Et viridem Ægyptum nigrá fæcundat arena."

And not only when the flood is actually there, but throughout the whole year, is water continually ascending through innumerable wheels worked by naked figures, as the Israelites of old “in the service of the field,” and then flowing on in gentle rills through the various allotments. To the seeds of these green fields, to the fishes of the wide river, is attached another natural phenomenon, which I never saw equalled; the numbers numberless, of all mannur of birds-vultures, and cormorants, and geese, flying like constellations through the blue heavens; pelicans standing in long array on the water side; hoopoos and ziczacs, and the (so-called) white ibis, the gentle symbol of the god Osiris in his robes of white ; év trocin FiM Úpevou-walking under one's very feet.


High along the eastern shore-sometimes varied by a green strip of palms, sometimes a sheer slope of Desert-sand, broken only by the shadow of a solitary Arab-rises a white wall of limestone rock. In the face of this cliff are thirty holes—the famous tombs of BeniHassan, that is, of the children of Hassan, the wild Arab-tribe once settled near the spot. These tombs of Beni-Hassan are amongst the oldest monuments of Egypt, during or before the time of Joseph, yet exhibiting, in the most lively manner, hunting, wrestling, and dancing—and curious as showing how gay and agile these ancient people could be, who in their architecture and graver sculptures appear so solemn and immoveable. Except a doubtful figure of Osiris in one, and a mummy on a barge in another, there is nothing of death or judgment or sorrow.

Every one looks here for the famous procession long supposed to be the presentation of Joseph's brethren to Pharaoh. Clearly it cannot be this. Besides the difference of numbers, and of gifts, and of name, there is no presentation to any one. The procession is in one of three compartments; the two lower show the ordinary droves of oxen and Egyptian servants, all equally relevant or irrelevant to the colossal figure of the owner of the tomb, who stands in the corner towering above the rest, with his dog by his side. Possibly, as the procession is of Asiatics—and yet not prisoners of war—they may, if the date will admit, be a deputation of Israelites after their settlement in Goshen.


The rocky wall still continues on the eastern side, still called by the names of successive Sheykbs or hermits who have lived or died on its desert heights—still perforated by the square holes which indicate ancient tombs. This eastern range is thus the long cemetery, the Appian Way, the Valley of Jehoshaphat, of Egypt. It is, indeed, the Land of the Dead. Israel might well ask, “Because there were no graves in Egypt, hast thou brought us to die in the wilderness ?” The present use of the tombs also brings before us how those deserted dwellings of the dead made Egypt the natura) parent of anchorites and monks.

In one of these caves, close by the water's edge, lived for twelve years Sheykh Hassan, with his wife, two daughters, and his son-a hermit, though according to the Mahometan notions, which permitted him still to have his family about him. Below was a little island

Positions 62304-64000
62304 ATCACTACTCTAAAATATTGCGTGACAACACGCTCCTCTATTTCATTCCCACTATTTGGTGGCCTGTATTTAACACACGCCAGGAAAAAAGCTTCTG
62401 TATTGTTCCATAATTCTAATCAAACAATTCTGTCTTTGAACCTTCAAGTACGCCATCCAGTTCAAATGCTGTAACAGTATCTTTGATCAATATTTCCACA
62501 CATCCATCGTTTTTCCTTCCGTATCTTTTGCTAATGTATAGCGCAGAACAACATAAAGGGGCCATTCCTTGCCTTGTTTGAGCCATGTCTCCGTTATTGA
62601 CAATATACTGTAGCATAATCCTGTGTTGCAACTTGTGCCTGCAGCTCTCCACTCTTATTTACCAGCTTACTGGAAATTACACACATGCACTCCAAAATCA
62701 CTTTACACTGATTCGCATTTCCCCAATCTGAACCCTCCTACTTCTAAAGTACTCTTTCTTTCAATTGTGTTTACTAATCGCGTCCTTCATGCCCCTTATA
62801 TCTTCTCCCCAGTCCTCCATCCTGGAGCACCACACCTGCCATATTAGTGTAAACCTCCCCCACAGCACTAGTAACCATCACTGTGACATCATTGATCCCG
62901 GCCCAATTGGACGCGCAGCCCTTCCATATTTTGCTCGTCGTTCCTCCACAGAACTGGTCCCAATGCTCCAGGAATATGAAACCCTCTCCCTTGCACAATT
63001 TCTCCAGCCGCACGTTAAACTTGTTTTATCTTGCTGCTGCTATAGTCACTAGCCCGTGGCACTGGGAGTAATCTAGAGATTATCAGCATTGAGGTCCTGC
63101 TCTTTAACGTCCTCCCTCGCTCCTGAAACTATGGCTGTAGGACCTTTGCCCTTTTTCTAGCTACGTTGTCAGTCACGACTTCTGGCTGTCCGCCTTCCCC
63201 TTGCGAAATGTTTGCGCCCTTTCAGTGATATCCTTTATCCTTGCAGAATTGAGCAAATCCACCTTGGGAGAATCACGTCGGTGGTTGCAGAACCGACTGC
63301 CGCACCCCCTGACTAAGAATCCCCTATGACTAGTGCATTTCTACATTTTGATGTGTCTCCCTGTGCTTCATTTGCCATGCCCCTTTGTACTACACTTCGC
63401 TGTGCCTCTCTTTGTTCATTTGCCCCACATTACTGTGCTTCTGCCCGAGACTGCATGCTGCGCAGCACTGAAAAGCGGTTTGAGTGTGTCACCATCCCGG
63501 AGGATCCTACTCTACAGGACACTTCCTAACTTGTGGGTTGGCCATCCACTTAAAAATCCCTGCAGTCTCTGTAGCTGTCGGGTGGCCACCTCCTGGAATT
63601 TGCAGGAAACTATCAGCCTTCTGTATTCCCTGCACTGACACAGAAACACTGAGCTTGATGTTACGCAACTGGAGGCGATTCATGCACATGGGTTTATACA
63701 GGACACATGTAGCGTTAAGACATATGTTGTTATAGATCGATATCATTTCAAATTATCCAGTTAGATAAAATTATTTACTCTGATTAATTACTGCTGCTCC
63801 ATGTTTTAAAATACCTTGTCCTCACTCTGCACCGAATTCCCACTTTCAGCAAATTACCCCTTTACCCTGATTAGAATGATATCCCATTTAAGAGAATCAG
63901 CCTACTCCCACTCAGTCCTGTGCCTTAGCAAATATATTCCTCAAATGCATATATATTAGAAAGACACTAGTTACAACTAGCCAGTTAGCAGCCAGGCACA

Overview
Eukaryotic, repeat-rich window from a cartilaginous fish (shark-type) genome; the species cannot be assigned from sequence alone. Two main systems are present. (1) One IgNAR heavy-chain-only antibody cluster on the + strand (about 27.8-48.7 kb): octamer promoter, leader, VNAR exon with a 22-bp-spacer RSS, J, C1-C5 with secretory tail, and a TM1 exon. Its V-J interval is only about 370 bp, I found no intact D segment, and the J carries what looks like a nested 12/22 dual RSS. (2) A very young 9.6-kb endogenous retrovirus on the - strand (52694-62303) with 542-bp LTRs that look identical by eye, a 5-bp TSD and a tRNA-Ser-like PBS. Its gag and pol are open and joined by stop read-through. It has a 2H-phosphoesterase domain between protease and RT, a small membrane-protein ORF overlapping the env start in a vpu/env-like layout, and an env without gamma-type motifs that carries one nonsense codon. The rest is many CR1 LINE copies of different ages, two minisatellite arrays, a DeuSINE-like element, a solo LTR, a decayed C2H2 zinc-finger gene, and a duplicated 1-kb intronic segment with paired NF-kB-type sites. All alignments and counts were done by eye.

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which he cultivated for lentiles. The two daughters at last married into the village on the opposite shore, which here, as usual, spreads out its green plain for cultivation and habitation ; whilst on the white cliffs of the eastern bank, the only mark of the fertilising inundation is in the line of brown discoloration immediately above the river-here alone unprofitable, or profitable only to such little portions of soil as the hermit had rescued. He still lived on with his wife and the little boy. One day the child climbed down the rocks to play on the island; a crocodile came and carried him off. 6. This was four years ago; and “from that time," said the Arabs, who related the story, “the Sheykh is gone-we have seen him no more—be took everything away ; and as soon as he was gone, the river washed away the island,” and now nothing is left but the empty cave.


(FIRST visit.)



No written account has given me an adequate impression of the effect, past and present, of the colossal figures of the Kings. What spires are to a modern city,—what the towers of a cathedral are to its nave and choir,—that the statues of the Pharaohs were to the streets and temples of Thebes. The ground is strewed with their fragments : there were avenues of them towering high above plain and houses. Three of gigantic size still remain. One was the granite statue of Rameses himself, who sate on the right side of the entrance to his palace. By some extraordinary catastrophe, the statue has been thrown down, and the Arabs have scooped their millstones out of his face, but you can still see what he was,—the largest statue in the world. Far and wide that enormous head must have been seen, eyes, mouth, and ears. Far and wide you must have seen his vast hands resting on his elephantine knees. You sit on his breast and look at the Osiride statues which support the portico of the temple, and which anywhere else would put to shame even the statues of the cherubs in St. Peter's—and they seem pigmies before him. His arm is thicker than their whole bodies. The only part of the temple or palace at all in proportion to him must have been the gateway, which rose in pyramidal towers, now broken down, and rolling in a wild ruin down to the plain.

Nothing which now exists in the world can give any notion of what the effect must have been when he was erect. Nero towering above the Colosseum may have been something like it; but he was of bronze, and Rameses was of solid granite. Nero was standing without any object; Rameses was resting in awful majesty after the conquest of